Chapter 8

Co-creating natural capital solutions in the Amazon Basin with communities, governments, and financial leaders

Adrian Vogl and Mary Ruckelshaus 

The economic and fiscal consequences of inaction on loss of biodiversity and the ecosystem services it provides are quite significant (OECD, 2019), given that US$44 trillion of global GDP—around half—is highly or moderately dependent on nature (WEF, 2020). Research shows that protected areas are not sufficient to maintain biodiversity and its benefits—especially in the face of climate change — thus, finding common visions for management and investments in production landscapes and seascapes is crucial to securing sustainable livelihoods and human wellbeing (Huntley, 2014). 

Despite growing recognition that biodiversity protection is fundamental to achieving food security, poverty reduction, and sustainable development, its value is not widely integrated into decision-making processes for public policies and investments. However, Natural Capital Assessments and Accounting (NCAA) are proving to be effective approaches for integrating information about the benefits of biodiversity and ecosystem services, drawn from diverse sources of knowledge and understanding, into policy and finance decisions (Natural Capital Project, 2023). Natural capital approaches are designed to directly inform decision-making, integrating people and the planet’s life-support systems into economic development (Ruckelshaus et al., 2022). Natural capital approaches are most effective when embedded in a science-policy process driven by both technical and policy experts, who are knowledgeable about a country or region’s priorities, as well as which policy and finance interventions are possible and relevant within the specific socio-political context. Strong stakeholder engagement is key to ensuring diverse sources of knowledge and values are considered. 

Natural capital approaches are already impacting policy and investment in the Amazon Basin. In this chapter, we highlight a handful of examples of such impact, illustrating the value of participatory science-policy processes where NCAA approaches inform policy and investment decisions for the benefit of multiple sectors and communities.  A growing community of practice—informed by technical, policy, and finance experts from the region and around the world—is poised to further develop capacity and demonstrable benefits for Amazonian people, their prosperity, and the planet.

Community resilience in the Amazon headwaters of Peru, Bolivia, and Brazil: Reducing risk from drought, floods, water pollution, and mosquito-borne disease

The tri-national area in the states of Madre de Dios (Peru), Acre (Brazil) and Pando (Bolivia) in the southwestern Amazon is a biologically, culturally, and socially diverse landscape that is increasingly vulnerable to extreme drought, flooding, and zoonotic diseases (see Chapter 3). These threats are driven by a combination of changing climate and human-driven disturbance in the form of rapid and unplanned urban development and extensive deforestation for gold mining, cattle ranching, and subsistence farming. To help address these pressing issues, the Natural Capital Project at Stanford (NatCap) worked with the Regional Government of Madre de Dios in Peru, municipal leaders and environmental planners in the region, the Amazon Center for Scientific Innovation (CINCIA), Cayetano Heredia University of Peru (UPCH), and Herencia in Bolivia to co-create actionable, science-based information on the values of natural capital to inform key policy opportunities.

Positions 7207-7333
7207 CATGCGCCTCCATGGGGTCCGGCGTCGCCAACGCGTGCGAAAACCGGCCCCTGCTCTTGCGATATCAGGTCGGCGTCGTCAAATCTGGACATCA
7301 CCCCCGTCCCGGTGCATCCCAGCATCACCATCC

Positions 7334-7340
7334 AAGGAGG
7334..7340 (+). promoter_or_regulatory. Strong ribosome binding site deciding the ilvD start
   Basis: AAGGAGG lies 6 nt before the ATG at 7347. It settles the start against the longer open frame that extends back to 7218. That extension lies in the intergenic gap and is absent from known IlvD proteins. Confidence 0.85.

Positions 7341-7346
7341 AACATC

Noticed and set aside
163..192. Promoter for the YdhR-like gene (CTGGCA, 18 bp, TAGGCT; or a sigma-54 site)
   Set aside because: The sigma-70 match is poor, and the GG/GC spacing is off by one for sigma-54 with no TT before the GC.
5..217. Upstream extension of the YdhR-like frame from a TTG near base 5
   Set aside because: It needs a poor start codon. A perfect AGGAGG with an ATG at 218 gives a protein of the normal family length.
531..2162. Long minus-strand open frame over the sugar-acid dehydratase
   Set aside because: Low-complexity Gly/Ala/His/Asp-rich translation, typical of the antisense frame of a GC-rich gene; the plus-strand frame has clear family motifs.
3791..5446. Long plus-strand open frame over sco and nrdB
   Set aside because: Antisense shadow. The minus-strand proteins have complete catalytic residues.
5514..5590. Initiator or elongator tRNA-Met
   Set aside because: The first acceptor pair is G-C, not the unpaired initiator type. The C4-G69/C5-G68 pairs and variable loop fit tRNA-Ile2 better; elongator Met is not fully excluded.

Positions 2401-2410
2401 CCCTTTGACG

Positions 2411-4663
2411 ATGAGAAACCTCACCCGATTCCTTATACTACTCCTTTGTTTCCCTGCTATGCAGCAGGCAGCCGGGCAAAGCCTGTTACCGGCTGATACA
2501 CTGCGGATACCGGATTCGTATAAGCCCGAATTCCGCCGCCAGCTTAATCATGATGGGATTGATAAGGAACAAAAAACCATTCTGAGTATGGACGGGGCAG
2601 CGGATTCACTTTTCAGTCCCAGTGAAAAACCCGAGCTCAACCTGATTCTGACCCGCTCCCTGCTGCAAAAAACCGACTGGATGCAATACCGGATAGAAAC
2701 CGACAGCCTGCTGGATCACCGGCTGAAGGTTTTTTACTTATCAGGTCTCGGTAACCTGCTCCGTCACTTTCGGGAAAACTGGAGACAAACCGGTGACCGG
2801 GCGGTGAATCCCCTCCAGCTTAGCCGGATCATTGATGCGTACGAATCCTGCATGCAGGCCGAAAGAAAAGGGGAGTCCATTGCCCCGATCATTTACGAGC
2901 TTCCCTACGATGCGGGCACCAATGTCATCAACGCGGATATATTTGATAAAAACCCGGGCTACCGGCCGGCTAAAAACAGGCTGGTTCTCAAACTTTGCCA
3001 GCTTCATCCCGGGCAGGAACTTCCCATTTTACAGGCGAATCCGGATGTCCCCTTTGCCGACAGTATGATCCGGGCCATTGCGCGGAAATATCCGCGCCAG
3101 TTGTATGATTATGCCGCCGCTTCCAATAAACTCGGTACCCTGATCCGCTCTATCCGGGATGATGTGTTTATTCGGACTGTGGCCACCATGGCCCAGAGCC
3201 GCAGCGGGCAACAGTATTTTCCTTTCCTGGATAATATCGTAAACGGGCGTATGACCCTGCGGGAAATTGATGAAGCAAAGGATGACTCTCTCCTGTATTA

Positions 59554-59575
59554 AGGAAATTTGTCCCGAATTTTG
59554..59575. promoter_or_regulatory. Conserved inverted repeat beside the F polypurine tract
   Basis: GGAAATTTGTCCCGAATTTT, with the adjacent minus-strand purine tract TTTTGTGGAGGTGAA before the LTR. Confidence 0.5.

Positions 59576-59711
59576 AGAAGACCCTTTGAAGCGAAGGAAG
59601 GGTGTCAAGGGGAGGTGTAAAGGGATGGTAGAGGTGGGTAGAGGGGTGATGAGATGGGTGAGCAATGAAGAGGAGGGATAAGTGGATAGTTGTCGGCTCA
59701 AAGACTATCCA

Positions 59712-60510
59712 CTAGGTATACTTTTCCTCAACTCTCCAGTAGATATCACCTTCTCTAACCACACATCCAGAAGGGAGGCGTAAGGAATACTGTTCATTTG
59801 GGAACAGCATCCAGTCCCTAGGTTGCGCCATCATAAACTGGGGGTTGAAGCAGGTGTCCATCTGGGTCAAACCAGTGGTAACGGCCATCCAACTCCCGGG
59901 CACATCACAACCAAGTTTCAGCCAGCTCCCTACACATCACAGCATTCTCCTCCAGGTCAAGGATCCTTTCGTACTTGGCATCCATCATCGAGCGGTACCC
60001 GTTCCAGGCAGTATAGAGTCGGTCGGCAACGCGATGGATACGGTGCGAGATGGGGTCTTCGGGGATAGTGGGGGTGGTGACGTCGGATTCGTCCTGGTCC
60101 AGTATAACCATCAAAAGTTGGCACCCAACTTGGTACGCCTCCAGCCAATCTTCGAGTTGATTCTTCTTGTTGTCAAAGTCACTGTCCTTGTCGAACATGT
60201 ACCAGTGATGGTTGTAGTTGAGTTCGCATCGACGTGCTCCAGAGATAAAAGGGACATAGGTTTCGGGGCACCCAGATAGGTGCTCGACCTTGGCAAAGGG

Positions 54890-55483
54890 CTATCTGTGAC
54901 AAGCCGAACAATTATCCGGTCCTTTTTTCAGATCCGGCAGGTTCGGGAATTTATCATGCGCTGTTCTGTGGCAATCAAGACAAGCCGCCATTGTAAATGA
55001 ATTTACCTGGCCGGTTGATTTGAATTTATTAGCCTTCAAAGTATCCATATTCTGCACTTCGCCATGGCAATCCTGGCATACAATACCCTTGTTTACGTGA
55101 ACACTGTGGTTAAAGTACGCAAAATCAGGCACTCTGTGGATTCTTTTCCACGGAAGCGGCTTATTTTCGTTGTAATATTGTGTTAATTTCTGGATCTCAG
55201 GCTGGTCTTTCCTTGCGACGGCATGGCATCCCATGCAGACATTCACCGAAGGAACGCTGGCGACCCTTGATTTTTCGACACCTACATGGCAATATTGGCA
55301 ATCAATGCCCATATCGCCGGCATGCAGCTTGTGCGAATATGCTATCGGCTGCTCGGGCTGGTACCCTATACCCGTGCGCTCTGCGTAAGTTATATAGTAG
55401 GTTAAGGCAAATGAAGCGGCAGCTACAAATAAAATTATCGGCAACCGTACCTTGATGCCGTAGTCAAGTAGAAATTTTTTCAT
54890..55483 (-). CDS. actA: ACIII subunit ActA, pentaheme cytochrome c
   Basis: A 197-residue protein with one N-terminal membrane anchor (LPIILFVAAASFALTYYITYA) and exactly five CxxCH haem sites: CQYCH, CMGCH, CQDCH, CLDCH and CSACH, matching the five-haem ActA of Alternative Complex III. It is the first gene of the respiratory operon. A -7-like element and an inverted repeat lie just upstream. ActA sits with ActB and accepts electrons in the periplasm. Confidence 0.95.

Through a process of co-development, the project team identified critical challenges around water security and helped describe possible futures for the region consistent with stakeholders’ expressed visions and values. The results demonstrated strong linkages between land clearing and land use change, and downstream impacts on water resources, flood risk, and incidence of mosquito-borne diseases such as malaria and dengue (Guevara et al., 2020). New analyses of vulnerability to flooding revealed how flood risk and communities’ adaptive capacities could be affected by future land use changes. These findings (PRO-Agua, n.d.) helped make the case to policymakers at regional and municipal levels for forest protection and management through the MERESE-Hídrico (payments for watershed ecosystem services) framework (Guevara et al., 2020).

As a result of this work, regional government decision-makers and planners incorporated freshwater ecosystem services as key selection criteria in the design and implementation of watershed and land use management plans, two new MERESE-Hídrico areas were identified, and a committee was institutionalized within the Madre de Dios regional planning framework to streamline the identification and adoption of such programs in the future. Furthermore, some of the legal barriers to these payments for watershed services programs were addressed by codifying MERESE-Hídrico projects as an eligible category of protected areas within the Regional System of Protected Natural Areas.

Harmonizing livelihoods, cultural heritage, and water resources in the Llanos de Moxos region in Beni, Bolivia

The complex landscape of the Llanos de Moxos (LdM) is the result of its unique position as the largest seasonally flooded savanna ecosystem in the Amazon, its history of more than 10,000 years of human occupation, and its wealth of biological and cultural diversity. This extensive system of wetlands-savannas-forests is home to approximately half a million people including numerous Indigenous peoples, whose livelihoods largely depend on direct use of natural resources and the integrity and functionality of the ecosystems that sustain them. Rapid expansion of mechanized agriculture, alluvial gold mining, fires, and overexploitation of timber, fisheries, and wild game is putting pressure on this unique landscape and its ability to provide critical ecosystem services to local communities as well as those downstream in the Amazon Basin (Vogl, 2022).